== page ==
The second skill is the ability to enter and exit the stand without alerting the deer. Again, wind plays an important role. A successful hunter will always enter with the wind blowing from the deer toward the hunter. It is also critical to keep your travel routes scent free. Always wear rubber boots when entering and exiting your stand. Don’t let exposed skin touch any of the foliage since scent will remain for several days.

The final skill is the ability to know how long to hunt the site before moving to a new location. This is an area where your scouting camera can prove invaluable. The information provided by proper camera placement prior to the hunt lets you know not only if trophy sized bucks inhabit the area, but also what time of the day they are likely to pass by your stand.


Top 10 Gun Safes

by on November 30, 2010

Here are some of the top 10 rated gunsafes on the market today.

1) Stack – On® 10 – Gun Safe with Combination Lock

Stack – On 10 – Gun Safe with Combination Lock… a top – of – the – line security chamber! Remove clutter and put away your valuable goods with this rock-solid Gun Safe from Stack-On! Built with solid steel, you can rest assured your belongings will remain safe with pry-resistant protection. A ram-tough set of 3 live-action locking bolts and 3 steel dead bolts provide 6 locking points which are retracted and suspended by a swiveling handle. The 3-number combination lock has a drill-resistant, hardened steel plate is located behind the lock for greater security. Not recommended for storing CDs or other electronic storage devices. Details: Exterior has a hunter green epoxy paint finish with gold accents; Holds 10 rifles or shotguns; Heavy-duty door frame and silk screen detail on the door give these safes a more robust look and feel; concealed hinges provide greater security; Interior of the safes are fully carpeted and includes a shelf for other belongings; patented barrel rests and standoffs for storing scoped rifles allow for better space utilization; A 2-tray organizer is included for storing ammo, cleaning supplies and more. Sturdy hooks are perfect for hanging duck calls or hats.; Dimensions: 20 7/8 x 12 5/8 x 55 1/8″; Weighs 206 lbs. Holds your guns and more with high-quality security! Order Now! Please Note: This item will be shipped by commercial carrier curbside. Ships in 1 box: 20 7/8″ x 12 5/8″ x 55 1/8″, weighs 206 lbs. High-value orders require a physical street address, otherwise insurance costs will be added to the shipping total. Stack-On 10-Gun Safe with Combination Lock - More info here

2) SentrySafe G0135 Black Safe 5 Long Gun Maximum Capacity Safe

Sentry Safe 5 – Gun Safe. Plenty of room for your hunting rifles! With years of experience on their side, Sentry Safe is interested in one thing: Keeping you and your family out of harm’s way when your guns aren’t in use! Place your guns in this secure spot… features an 8-lever security key with double-bit key to keep firearms on lockdown. The solid steel door with concealed hinges will turn away anyone from curious little ones to a sticky-fingered criminal! Fits 5 long guns. More: 2 live-locking bolts for more security; Carpeted interior keeps rifle butt unmarred; Sleek black exterior; Measures 11 1/2 x 12 x 55″ outside and 9 1/2 x 11 x 53 1/2″ inside. Weighs 70 lbs. Order yours today! Please Note: This item is shipped by commercial carrier curbside. Unloading is the customer’s responsibility, including off the back of the truck. Ships in 1 box: 55″ x 12″ x 11.5″, 76 lbs. No expedited delivery. High-value orders require a physical street address, otherwise insurance costs will be added to the shipping total. Sentry Safe 5-Gun Safe - See more here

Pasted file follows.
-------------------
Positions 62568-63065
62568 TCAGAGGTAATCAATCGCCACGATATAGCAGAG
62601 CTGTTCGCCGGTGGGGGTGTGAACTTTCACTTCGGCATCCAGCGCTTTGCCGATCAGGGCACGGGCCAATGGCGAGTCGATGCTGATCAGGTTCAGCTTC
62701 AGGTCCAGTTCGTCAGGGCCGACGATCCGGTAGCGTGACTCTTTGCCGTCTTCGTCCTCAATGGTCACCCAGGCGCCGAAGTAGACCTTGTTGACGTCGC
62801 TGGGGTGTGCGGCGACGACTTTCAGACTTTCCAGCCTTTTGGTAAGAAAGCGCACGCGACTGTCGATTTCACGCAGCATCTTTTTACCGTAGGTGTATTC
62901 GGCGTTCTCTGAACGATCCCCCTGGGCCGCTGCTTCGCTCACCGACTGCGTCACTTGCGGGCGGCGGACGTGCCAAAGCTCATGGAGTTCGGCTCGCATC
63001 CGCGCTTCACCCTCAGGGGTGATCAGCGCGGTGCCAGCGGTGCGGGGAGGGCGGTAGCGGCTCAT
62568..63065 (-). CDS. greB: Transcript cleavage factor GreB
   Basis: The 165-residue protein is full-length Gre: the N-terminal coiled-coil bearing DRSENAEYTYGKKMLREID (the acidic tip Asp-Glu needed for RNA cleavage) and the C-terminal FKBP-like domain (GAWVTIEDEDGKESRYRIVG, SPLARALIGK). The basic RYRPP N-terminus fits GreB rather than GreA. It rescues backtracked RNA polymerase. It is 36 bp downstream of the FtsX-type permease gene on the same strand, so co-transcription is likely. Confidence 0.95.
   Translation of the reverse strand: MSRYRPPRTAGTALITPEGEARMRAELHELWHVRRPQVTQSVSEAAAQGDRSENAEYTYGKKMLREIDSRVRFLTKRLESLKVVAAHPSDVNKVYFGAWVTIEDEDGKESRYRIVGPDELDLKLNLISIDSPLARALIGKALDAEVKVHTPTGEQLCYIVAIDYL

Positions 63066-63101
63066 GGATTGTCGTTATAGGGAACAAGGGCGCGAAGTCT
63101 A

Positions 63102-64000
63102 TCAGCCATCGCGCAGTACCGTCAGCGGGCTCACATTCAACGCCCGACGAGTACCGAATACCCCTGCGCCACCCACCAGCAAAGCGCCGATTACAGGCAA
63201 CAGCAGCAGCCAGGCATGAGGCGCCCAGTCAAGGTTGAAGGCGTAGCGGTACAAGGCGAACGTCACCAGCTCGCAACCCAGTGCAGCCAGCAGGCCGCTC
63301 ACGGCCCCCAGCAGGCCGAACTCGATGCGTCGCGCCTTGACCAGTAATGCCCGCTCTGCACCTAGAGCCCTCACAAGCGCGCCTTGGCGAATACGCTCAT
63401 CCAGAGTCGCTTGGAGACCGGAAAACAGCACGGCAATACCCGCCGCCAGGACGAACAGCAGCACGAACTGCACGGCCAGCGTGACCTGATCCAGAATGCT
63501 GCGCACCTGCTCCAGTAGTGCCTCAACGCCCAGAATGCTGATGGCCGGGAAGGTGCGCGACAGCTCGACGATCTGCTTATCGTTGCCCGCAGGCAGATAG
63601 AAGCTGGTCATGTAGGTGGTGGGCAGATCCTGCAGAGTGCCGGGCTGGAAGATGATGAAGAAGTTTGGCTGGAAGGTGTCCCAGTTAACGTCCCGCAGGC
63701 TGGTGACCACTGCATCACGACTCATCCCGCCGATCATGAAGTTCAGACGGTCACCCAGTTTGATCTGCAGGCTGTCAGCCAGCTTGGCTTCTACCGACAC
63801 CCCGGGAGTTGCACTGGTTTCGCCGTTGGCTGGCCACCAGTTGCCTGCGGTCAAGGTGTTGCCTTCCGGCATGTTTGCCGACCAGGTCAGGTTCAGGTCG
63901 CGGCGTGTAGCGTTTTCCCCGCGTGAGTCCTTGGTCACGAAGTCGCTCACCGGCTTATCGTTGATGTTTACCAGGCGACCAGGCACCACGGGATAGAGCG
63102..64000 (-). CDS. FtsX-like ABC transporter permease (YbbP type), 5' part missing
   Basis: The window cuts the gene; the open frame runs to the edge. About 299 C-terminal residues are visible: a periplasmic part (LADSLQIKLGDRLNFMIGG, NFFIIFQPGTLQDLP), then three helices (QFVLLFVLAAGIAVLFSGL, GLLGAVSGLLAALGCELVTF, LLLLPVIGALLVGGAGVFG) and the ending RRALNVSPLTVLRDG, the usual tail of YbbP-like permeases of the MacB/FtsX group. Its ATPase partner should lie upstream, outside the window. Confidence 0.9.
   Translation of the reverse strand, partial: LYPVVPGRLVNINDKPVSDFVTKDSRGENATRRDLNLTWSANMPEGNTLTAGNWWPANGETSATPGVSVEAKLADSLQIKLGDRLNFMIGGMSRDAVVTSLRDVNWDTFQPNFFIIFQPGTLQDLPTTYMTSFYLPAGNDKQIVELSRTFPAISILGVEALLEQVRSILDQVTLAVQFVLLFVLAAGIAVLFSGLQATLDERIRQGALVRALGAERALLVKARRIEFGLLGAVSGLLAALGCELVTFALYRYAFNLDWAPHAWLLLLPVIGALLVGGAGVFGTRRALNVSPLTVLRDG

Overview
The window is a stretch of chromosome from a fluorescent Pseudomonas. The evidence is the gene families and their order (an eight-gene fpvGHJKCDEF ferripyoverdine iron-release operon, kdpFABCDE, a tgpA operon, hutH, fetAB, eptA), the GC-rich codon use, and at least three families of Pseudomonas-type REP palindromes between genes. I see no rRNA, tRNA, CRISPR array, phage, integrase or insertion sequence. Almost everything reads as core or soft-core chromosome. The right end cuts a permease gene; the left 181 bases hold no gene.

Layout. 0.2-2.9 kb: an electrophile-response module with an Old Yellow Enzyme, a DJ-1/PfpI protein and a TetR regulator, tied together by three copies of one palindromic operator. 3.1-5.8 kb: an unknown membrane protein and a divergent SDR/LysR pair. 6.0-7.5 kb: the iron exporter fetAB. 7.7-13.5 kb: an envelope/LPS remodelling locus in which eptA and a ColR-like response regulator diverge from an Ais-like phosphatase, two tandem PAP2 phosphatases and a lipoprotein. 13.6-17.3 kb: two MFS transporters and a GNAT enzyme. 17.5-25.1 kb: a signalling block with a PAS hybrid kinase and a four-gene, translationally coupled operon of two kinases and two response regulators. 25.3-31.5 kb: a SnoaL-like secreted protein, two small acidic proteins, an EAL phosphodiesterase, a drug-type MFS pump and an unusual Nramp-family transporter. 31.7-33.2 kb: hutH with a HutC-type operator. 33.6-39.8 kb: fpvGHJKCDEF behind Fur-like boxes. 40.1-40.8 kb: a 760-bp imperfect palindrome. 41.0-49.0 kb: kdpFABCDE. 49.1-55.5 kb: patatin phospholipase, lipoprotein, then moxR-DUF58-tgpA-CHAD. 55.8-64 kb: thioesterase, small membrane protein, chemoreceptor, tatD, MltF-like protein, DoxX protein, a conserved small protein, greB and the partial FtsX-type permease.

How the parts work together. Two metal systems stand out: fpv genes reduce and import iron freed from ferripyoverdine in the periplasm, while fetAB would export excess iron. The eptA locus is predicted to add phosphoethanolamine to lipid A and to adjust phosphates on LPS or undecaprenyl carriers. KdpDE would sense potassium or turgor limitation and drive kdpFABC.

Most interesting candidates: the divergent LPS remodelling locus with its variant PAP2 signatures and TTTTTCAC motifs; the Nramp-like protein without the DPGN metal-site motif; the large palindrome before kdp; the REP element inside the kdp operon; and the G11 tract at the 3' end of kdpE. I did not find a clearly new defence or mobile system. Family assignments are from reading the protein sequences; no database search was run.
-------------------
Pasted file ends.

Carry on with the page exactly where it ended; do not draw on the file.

3) Stack-On 28 Gun Total Defense Convertible Gun Safe

Stack-On® Total Defense safes provide protection against burglary, fire and/or water damage while providing ultimate storage options for your firearms and valuables. UL rated Type 1 electronic or Group 2 3-number combination locks are included on Total Defense Select safes, which provide an additional level of protection. These safes are ETL fire rated to manufacturer’s specifications for 30 minutes up to 1400°F. - see more here

4) Stack-On IWC-55 Full-Length In-Wall Cabinet

Steel Stack – On Full – length In – wall Gun Cabinet holds 2 rifles or shotguns up to 52″h. BIG BUCKS OFF! Bank-vault security for your home! Keep curious “little fingers” and thieves from messing with your valuables, ammo and firearms. Simply get this heavy-duty, In-wall Security Cabinet by famous Stack-On. Unlike other models, this in-wall unit doesn’t take up valuable floor space. Has pre-drilled holes for mounting into the wall between studs… built for standard 16″ on center stud walls. Hardware is included for easy do-it-yourself installation. Holds 2 rifles or 2 shotguns up to 52″ tall; Includes a removable steel shelf; Bottom of Cabinet and the shelf have foam padding to protect your prized items; Steel door has a 3-point locking system that secures the door at the top, bottom, as well as the opening side of the door; Full-length piano hinge for industrial durability; All-steel construction; Key-coded, double bitted keys provide top security.; External size: 15 3/8 x 3 7/8 x 54 3/4″h. Inside: 14 x 3 7/8 x 53 1/4″h. Weighs 27 lbs. California DOJ approved. Order Today! Stack-On In-wall Gun Cabinet- see more here

5) Stack-On GCD-9216-5 16-Gun Convertible Doube-Door Steel Security Cabinet